After the workshop, on 2 November, all AIC 2019 regional finalists from both Start-Impact Innovators (early stage) and Scale-Impact Innovators (ventures older than 2 years with a minimum working capital of 100,000 US dollars) delivered demo pitches of their circular economy start-ups to a panel of judges comprised of representatives from SOMY, the United Nations Environment Programme, and the private sector. The teams also had a chance to hear from start-ups as well as established private sector players, such as Unilever and SCG, about their initiatives related to the circular economy. Panelists highlighted the importance of building trust, learning from failure, and supporting the larger circular economy and social enterprise community.

SOMY representatives who attended this workshop have stated that this type of youth social entrepreneurship platform was effective in empowering youth social entrepreneurs in their efforts to support the development of their countries. In particular, the SOMY representative from the Philippines, Mr. Juan Carlos Marquez, stated that it “was a very good opportunity for young entrepreneurs to showcase their business concepts which are innovative and sustainable. It gives recognition and drives our young entrepreneurs to do more. Continue to establish the strong involvement of SOMY in future activities.”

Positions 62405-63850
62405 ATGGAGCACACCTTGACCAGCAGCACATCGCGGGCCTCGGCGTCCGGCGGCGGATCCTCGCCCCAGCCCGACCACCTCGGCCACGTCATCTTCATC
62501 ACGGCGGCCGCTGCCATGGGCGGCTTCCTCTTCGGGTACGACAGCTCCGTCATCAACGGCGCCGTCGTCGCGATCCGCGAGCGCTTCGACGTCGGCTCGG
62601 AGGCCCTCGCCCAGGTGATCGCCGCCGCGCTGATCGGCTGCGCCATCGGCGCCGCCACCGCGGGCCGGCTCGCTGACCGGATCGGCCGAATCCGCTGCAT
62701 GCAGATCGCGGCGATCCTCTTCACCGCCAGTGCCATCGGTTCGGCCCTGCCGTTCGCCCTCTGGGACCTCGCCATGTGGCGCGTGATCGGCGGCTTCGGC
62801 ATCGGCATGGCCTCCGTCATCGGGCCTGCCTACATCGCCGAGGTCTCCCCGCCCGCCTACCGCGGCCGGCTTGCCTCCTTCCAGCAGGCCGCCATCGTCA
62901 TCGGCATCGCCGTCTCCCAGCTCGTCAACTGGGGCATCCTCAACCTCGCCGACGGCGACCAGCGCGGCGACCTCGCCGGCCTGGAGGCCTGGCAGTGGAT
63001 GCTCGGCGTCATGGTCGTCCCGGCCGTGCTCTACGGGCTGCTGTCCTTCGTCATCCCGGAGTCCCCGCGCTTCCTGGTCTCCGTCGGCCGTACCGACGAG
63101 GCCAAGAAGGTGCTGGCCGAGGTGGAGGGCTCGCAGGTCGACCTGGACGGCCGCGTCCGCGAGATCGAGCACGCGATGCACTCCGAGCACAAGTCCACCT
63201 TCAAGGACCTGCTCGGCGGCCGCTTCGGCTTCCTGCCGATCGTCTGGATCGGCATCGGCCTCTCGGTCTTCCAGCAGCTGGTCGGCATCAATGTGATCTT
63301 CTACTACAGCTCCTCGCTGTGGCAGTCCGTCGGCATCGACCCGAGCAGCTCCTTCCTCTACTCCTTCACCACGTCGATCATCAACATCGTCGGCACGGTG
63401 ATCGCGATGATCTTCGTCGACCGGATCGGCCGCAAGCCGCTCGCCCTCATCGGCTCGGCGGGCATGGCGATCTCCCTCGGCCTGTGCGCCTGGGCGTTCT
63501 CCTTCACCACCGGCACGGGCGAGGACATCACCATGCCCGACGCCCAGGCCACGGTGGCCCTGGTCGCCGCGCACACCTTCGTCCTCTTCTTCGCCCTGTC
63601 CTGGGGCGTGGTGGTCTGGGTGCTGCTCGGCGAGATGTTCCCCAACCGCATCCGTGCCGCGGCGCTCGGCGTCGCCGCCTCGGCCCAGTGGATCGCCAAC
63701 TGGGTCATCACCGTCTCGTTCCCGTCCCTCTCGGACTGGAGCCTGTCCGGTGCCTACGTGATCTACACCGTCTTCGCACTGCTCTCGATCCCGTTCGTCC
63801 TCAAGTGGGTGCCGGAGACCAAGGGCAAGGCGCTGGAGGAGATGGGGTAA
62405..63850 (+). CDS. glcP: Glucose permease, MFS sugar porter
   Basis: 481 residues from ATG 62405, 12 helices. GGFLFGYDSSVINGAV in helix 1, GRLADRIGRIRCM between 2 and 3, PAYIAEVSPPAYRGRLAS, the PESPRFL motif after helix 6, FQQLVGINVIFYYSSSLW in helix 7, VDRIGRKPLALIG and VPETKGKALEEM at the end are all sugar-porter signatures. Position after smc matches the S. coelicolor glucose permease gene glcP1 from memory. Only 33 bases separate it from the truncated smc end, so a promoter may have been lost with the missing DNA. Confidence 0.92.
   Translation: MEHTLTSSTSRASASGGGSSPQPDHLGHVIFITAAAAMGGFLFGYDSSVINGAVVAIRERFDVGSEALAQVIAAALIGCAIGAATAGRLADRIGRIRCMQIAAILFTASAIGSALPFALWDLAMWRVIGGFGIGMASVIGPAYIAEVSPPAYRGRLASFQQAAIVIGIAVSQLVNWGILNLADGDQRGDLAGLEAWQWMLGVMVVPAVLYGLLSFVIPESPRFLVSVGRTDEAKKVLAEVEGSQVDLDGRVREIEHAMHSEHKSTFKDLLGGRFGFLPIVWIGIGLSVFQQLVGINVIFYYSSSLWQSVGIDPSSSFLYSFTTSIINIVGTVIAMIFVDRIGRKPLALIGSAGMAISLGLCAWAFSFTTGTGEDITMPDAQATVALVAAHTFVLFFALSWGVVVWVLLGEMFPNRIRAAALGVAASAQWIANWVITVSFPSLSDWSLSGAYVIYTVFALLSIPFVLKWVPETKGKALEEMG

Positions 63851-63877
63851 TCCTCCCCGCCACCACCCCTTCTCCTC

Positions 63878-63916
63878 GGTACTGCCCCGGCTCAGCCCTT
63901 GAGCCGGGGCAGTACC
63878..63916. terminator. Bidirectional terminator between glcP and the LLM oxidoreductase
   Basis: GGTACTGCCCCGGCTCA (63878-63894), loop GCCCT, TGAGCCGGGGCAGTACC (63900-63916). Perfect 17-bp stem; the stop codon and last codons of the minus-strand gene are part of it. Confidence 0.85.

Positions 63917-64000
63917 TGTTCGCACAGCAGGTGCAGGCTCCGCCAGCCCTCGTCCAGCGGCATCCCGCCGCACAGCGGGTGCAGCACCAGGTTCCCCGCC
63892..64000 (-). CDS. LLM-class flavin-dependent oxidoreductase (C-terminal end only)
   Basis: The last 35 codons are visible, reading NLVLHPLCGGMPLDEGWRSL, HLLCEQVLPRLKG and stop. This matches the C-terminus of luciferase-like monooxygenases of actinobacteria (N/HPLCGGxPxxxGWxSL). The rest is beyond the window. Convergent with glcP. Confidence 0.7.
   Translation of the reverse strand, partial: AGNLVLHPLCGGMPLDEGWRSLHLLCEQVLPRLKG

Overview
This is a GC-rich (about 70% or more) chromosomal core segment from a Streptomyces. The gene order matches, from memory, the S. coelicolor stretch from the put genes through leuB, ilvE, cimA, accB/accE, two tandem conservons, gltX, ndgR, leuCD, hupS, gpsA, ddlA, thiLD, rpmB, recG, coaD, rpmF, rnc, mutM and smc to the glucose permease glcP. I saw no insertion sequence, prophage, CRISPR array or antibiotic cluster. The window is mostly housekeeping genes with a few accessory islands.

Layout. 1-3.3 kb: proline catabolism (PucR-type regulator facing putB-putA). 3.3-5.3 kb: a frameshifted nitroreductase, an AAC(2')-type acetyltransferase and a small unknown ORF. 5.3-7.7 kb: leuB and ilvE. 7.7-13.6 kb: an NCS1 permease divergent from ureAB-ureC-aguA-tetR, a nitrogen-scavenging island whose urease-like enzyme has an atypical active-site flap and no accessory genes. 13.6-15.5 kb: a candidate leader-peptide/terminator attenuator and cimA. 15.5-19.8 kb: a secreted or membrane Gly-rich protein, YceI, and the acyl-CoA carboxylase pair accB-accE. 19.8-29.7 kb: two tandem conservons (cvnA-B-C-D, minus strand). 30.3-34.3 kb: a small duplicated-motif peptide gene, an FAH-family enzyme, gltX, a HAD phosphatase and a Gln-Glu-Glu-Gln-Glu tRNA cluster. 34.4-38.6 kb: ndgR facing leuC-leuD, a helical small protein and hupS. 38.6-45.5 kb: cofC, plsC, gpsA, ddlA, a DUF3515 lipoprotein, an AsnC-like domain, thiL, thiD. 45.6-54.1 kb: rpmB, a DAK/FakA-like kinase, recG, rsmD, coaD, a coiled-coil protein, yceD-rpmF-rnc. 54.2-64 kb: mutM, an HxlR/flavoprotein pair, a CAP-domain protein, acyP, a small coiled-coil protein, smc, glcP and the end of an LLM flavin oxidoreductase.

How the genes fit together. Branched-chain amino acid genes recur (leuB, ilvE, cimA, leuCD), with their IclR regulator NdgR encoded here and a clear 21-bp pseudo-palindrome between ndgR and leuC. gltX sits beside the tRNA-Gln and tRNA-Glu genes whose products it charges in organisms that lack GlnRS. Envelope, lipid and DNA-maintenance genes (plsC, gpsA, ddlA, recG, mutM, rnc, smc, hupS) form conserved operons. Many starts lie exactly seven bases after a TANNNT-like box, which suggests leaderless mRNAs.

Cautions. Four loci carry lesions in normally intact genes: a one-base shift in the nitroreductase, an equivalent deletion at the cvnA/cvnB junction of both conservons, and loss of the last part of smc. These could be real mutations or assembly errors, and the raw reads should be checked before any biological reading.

On 3 November, Start Impact Innovators were also invited to the first day of the 2019 World Environmental Education Congress, an international meeting point for all public and private stakeholders involved with education for environment and sustainable development. At the congress, AIC finalists pitched their concepts and connected to a wider audience of corporate social responsibility representatives, UN agencies, and universities.